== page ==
Mark McLaughlin highlights some of the dangers for small business owners who do not keep up-to-date with their tax obligations.
Small and home-based businesses have much to contend with. In addition to the challenges of starting up, growing and running a business, there are various legal and regulatory obligations to comply with (e.g. employment law, health and safety, etc). On top of all that, the small business owner must send in tax returns and remember to pay their tax bills on time!
Business owners (and taxpayers in general) need to be aware of important dates on the tax calendar. Missing them can have unfortunate, sometimes disastrous consequences. Entrepreneurs busy running their businesses will often be tempted to put off dealing with their tax affairs. This can result in a spiralling pattern of delayed tax payments, interest and surcharges, eventually resulting in the tax authorities taking recovery action. This action can involve anything from telephone calls or visits to the business premises by the tax collector, to seizing assets or winding up the business. The financial burden of tax arrears can lead to business failures in the most serious cases, and even personal bankruptcy.
The situation is unlikely to get any easier in the future for taxpayers whose tax affairs have a regular tendency to slip into arrears. For example:
* From 2008, the normal deadline for submitting ‘paper’ tax returns to HM Revenue & Customs (i.e. returns not submitted over the internet) is being brought forward from the following 31 January to 31 October each year. Penalties are automatically imposed for tax returns filed late, in addition to possible interest and surcharges if taxes are paid late (i.e. normally 31 January following the tax year).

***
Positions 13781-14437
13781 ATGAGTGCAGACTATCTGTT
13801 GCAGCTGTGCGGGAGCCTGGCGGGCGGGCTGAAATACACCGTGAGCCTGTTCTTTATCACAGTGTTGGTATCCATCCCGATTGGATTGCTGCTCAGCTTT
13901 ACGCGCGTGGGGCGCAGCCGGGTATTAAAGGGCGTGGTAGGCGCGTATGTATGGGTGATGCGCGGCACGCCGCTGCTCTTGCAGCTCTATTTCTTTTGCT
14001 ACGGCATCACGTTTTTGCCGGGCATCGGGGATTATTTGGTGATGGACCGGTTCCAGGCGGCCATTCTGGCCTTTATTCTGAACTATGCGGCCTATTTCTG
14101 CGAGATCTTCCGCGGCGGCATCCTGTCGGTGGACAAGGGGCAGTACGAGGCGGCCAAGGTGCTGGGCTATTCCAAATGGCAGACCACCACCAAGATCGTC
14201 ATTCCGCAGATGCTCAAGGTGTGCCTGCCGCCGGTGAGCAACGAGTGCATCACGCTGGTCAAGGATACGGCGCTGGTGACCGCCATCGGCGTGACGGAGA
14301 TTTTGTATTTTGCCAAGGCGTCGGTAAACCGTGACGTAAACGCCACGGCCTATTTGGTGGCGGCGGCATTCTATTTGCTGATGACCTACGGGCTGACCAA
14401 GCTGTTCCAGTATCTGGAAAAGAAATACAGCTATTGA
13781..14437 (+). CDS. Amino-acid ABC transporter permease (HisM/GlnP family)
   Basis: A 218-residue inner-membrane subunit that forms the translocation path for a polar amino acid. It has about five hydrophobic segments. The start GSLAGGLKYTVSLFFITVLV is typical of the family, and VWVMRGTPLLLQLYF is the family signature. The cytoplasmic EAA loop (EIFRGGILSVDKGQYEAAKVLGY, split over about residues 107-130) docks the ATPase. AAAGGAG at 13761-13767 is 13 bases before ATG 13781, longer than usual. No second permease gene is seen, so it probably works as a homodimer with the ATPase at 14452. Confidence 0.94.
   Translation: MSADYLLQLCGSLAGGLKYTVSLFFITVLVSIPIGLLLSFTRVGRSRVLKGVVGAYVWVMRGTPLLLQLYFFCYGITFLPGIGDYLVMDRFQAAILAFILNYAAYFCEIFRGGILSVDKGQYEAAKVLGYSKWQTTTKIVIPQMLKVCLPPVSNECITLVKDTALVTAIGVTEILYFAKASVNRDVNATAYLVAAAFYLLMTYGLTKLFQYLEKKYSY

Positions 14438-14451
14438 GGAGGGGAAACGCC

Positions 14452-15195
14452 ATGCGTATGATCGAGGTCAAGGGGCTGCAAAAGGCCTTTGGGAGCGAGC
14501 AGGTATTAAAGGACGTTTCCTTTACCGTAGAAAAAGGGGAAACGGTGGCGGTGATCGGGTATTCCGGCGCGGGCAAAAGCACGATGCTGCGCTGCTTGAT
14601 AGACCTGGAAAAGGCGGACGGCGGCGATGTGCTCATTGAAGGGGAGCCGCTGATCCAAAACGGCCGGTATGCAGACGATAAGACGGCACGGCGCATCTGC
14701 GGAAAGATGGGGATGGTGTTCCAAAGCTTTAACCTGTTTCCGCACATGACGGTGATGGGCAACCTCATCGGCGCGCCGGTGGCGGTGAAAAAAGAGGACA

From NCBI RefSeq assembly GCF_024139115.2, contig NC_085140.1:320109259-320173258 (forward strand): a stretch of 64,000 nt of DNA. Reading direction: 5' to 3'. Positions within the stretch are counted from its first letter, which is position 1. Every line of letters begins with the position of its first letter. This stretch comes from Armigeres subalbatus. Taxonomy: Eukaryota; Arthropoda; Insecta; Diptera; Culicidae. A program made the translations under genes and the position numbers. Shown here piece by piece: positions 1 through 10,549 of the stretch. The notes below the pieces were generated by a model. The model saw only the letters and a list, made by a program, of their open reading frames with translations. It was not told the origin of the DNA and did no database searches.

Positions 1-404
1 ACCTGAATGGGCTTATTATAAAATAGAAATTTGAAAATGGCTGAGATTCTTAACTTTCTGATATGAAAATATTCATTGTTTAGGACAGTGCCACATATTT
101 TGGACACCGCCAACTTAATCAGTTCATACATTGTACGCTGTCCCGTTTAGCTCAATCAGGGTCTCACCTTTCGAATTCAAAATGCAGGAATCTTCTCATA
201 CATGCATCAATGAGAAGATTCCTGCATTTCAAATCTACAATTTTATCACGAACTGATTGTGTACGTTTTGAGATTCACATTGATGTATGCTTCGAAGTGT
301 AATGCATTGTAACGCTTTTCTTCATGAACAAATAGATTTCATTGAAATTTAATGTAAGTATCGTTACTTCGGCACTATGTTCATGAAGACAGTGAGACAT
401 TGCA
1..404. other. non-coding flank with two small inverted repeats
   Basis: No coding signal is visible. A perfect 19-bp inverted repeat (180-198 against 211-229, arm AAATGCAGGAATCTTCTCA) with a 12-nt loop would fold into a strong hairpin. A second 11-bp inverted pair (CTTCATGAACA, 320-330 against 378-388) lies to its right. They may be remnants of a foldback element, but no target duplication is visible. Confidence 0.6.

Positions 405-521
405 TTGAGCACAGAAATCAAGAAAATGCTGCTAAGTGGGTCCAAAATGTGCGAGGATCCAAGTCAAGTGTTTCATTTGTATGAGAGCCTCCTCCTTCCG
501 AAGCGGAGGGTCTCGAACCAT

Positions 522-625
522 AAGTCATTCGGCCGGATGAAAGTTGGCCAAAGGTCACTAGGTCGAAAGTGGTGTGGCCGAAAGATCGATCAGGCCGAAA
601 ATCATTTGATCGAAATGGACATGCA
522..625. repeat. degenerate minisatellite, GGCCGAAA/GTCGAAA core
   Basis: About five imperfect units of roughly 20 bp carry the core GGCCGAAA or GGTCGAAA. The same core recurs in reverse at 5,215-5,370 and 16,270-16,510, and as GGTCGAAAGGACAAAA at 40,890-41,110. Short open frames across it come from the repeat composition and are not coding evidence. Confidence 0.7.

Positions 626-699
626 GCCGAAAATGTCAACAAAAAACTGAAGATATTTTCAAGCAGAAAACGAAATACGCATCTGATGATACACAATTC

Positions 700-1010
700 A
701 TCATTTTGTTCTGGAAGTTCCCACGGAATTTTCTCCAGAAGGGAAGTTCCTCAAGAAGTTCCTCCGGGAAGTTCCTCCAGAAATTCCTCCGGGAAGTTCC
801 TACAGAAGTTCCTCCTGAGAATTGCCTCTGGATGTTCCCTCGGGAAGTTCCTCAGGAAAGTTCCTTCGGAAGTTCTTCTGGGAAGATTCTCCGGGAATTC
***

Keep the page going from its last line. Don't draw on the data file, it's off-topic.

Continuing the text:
* The Government is proposing to radically reform law and practice on the collection of tax debts. These proposals, if enacted, would give the Revenue increased powers including direct attachment of tax debts to taxpayers’ assets. This has caused some concern and controversy in the press. The Revenue’s suggestion is that they should be able to secure a taxpayer’s bank or building society accounts by “freezing” the amount of the tax debt. They would also be able to place a legal charge over land and buildings, but would continue to pursue collection of the unpaid tax while the charge was in place.
Of course, the problem of debt is not restricted to tax arrears. Consumer debt in general is a major cause for concern. As UK debt levels soar and more households find themselves in financial difficulty, many people turn to the likes of debt management & financial solution companies for help. In 2005, I was approached by one such company, which wished to specialise in tax debt management. This service was subsequently launched earlier this year. ‘Tax Debts’ is specifically aimed at people who are genuinely unable to pay their tax liabilities by the due date. The service broadly involves dealing with the tax authorities on the taxpayer’s behalf, and helping to bring their tax affairs up-to-date, if necessary.
The initial approach of the tax authorities is, not surprisingly, that tax is payable on the due date. Consequently, they cannot officially recognise or endorse a service that assists late payers. However, they do recognise that in some cases taxpayers may be genuinely unable to meet their commitments. They will often take a sympathetic view in such cases, provided that steps are taken to put the matter right and prevent any recurrence of the problem if possible.